Although not entirely his fault, the premiere of Rachmaninoff’s First Symphony was so disastrous that it haunted him for the rest of his life. The public rejected it, and critic César Cui harshly reviewed in 1897 that it was far too modern, music that "leaves an evil impression with its broken rhythms, obscurity and vagueness of form...the complete absence of simplicity and naturalness, the complete absence of themes".6

Such was his depression after the fiasco that he sought hypnotherapy treatment from a Dr Nikolai Dahl and was apparently unable to write another piece of music for three whole years (although this was dismissed by the composer’s grandson Alexander Rachmaninoff, citing an infatuation for Dr Dahl’s daughter as the reason for his continued treatment). Even if partially true, Rachmaninoff dedicated his next large-scale work to Dr Dahl: the Second Piano Concerto, which had come to be his most celebrated work, even though its early reception was mixed. 

Set in the key of C minor, the opening chords are sombre and expansive, building up to a cadence where the piano then sweeps like a pendulum through the orchestra—as if a train coming from a distance, billowing steam and whooshing past the platform. 

This was the very scene at the start of David Lean’s 1945 film Brief Encounter, where two married people who meet by accident agree to halt a doomed love affair and part, rather than tear their families apart. Throughout the movie the concerto perfectly encapsulates what the protagonists are feeling; the music speaks where there are no words, conveying their longing for what cannot be in a passionate, exquisite and all-consuming way.

Other movies on love and affairs—Frank Borzage’s I’ve Always Loved You which premiered the year after in 1946 and Billy Wilder’s 1955 The Seven Year Itch (which immortalised Marilyn Monroe’s famous subway grate scene) also relied on Rachmaninoff’s Second Piano Concerto.  It’s not just the love stories—the music was used in 1944 propaganda film Tunisian Victory. Perhaps its enduring popularity can be attributed to the emotional immediacy that grips the listener, music that is melancholic, instantly memorable, and as pianist Stephen Hough puts it, flows so naturally that it sounds as if it wrote itself.

The escape from Russia and move to America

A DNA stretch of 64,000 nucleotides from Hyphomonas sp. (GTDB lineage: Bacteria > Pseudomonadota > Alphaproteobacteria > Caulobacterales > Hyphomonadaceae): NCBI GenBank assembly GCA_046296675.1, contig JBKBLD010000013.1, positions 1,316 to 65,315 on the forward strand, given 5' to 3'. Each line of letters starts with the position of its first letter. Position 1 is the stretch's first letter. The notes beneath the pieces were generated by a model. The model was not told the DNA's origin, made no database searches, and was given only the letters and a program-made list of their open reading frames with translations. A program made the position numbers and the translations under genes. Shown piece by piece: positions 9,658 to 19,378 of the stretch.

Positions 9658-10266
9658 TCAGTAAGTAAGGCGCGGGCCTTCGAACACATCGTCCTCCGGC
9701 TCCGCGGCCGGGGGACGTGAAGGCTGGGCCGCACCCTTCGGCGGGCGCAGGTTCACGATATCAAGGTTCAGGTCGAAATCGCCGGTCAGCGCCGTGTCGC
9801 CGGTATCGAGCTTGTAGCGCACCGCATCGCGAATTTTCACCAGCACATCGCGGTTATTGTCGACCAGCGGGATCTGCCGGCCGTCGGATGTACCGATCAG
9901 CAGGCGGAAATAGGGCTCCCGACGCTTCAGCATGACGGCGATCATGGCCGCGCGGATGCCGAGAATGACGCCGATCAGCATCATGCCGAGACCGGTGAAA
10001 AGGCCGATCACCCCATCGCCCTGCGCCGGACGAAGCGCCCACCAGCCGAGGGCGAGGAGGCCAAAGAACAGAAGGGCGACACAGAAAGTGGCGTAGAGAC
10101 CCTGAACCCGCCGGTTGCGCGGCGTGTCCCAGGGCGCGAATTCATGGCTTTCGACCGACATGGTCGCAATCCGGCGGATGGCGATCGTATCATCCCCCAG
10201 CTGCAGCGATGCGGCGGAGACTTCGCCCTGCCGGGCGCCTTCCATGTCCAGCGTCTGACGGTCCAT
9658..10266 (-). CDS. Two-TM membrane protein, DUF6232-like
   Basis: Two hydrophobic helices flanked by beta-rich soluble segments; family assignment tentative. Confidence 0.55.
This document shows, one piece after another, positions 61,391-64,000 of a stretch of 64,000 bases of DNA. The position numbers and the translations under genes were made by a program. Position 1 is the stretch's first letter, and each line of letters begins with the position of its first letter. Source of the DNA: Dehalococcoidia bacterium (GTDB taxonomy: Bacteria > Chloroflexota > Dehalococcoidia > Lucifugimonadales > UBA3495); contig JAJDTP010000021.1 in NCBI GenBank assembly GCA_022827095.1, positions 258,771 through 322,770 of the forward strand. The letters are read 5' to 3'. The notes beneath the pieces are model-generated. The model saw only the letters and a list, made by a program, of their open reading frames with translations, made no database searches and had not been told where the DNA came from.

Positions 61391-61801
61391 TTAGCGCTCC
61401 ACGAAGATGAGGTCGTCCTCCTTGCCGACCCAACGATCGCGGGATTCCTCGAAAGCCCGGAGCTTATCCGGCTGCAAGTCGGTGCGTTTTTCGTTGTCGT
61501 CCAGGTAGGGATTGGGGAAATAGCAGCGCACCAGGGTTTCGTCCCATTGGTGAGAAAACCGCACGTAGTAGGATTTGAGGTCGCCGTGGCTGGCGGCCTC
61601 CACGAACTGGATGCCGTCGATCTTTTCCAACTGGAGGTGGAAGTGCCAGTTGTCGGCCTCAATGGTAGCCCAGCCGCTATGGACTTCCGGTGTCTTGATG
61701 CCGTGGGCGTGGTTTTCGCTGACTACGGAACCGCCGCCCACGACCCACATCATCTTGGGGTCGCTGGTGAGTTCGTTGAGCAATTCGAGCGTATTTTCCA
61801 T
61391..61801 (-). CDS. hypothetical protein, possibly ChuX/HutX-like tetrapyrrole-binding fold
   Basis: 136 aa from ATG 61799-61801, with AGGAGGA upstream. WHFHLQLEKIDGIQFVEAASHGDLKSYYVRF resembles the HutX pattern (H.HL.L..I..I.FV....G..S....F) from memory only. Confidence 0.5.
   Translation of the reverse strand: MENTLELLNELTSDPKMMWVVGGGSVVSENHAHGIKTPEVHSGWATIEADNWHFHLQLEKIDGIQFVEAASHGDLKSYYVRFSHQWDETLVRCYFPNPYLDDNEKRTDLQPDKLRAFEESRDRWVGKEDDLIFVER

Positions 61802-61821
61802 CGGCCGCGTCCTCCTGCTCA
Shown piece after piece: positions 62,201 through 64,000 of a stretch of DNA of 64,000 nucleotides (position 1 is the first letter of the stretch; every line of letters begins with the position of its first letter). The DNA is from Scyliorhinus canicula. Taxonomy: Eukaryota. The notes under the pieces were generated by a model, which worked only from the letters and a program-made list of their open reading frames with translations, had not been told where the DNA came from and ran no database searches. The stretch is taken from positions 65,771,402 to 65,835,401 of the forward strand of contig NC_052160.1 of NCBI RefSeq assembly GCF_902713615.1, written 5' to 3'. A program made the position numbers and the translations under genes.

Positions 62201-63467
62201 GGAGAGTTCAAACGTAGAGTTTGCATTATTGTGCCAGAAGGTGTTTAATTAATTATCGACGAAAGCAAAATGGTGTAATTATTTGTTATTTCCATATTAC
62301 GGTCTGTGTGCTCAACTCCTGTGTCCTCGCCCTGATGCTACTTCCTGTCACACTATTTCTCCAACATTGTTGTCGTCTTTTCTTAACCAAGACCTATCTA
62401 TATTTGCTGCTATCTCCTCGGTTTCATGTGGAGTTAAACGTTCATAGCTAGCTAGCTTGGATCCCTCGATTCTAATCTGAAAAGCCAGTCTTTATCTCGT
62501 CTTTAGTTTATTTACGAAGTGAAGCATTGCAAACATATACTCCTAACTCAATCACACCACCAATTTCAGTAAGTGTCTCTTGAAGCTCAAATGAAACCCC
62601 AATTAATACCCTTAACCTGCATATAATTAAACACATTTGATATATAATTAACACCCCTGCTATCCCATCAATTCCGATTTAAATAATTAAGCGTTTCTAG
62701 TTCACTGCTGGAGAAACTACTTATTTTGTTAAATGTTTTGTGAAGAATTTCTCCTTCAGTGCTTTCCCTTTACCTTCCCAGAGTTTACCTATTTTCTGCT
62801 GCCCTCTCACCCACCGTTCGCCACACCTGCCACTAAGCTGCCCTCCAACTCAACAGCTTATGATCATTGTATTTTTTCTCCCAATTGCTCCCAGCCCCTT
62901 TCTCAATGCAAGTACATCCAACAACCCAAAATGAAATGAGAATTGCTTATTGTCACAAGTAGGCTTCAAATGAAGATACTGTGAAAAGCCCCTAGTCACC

Rachmaninoff married his cousin Natalya soon after the Second Piano Concerto was premiered, and set up an idyllic home in Ivanoka with their two daughters. He spent the next 15 years travelling and performing in winters, playing concerts in Europe and America; and composing in Ivanoka in the summers, building up the bourgeois life for his family that had been taken from him in childhood. 

These were abruptly halted in the wake of the Russian Revolution in 1917, where Rachmaninoff saw the Bolsheviks’ "brutal uprooting of all the foundations of art, and senseless destruction of all means for its encouragement left no hope for a normal life in Russia."7  Taking advantage of an invitation to perform in Sweden, the Rachmaninoff family gathered a few of their possessions and a bit of money, leaving everything else behind. An overcrowded train ride and a peasant sleigh ride later, they were in Sweden on Christmas eve of 1917, emotionally drained in a foreign land amidst the Swedes, who were celebrating the holiday with abandon, not knowing anything about the revolutions and war.

At the age of 45, Rachmaninoff had to rebuild his life from scratch yet again. He decided that the best course of action was to be a professional concert pianist, having received numerous invitations to perform with great success. Thus, he devoted all his time and energy into practising and performing, leaving little space for composition. As a pianist, he was regarded as the finest among the many great soloists of that era, with his tall figure, impressive stage presence, and playing posture which showed him perfectly still at the keyboard, his movements only in his fingers and hands, which struck all the notes with great clarity and precision.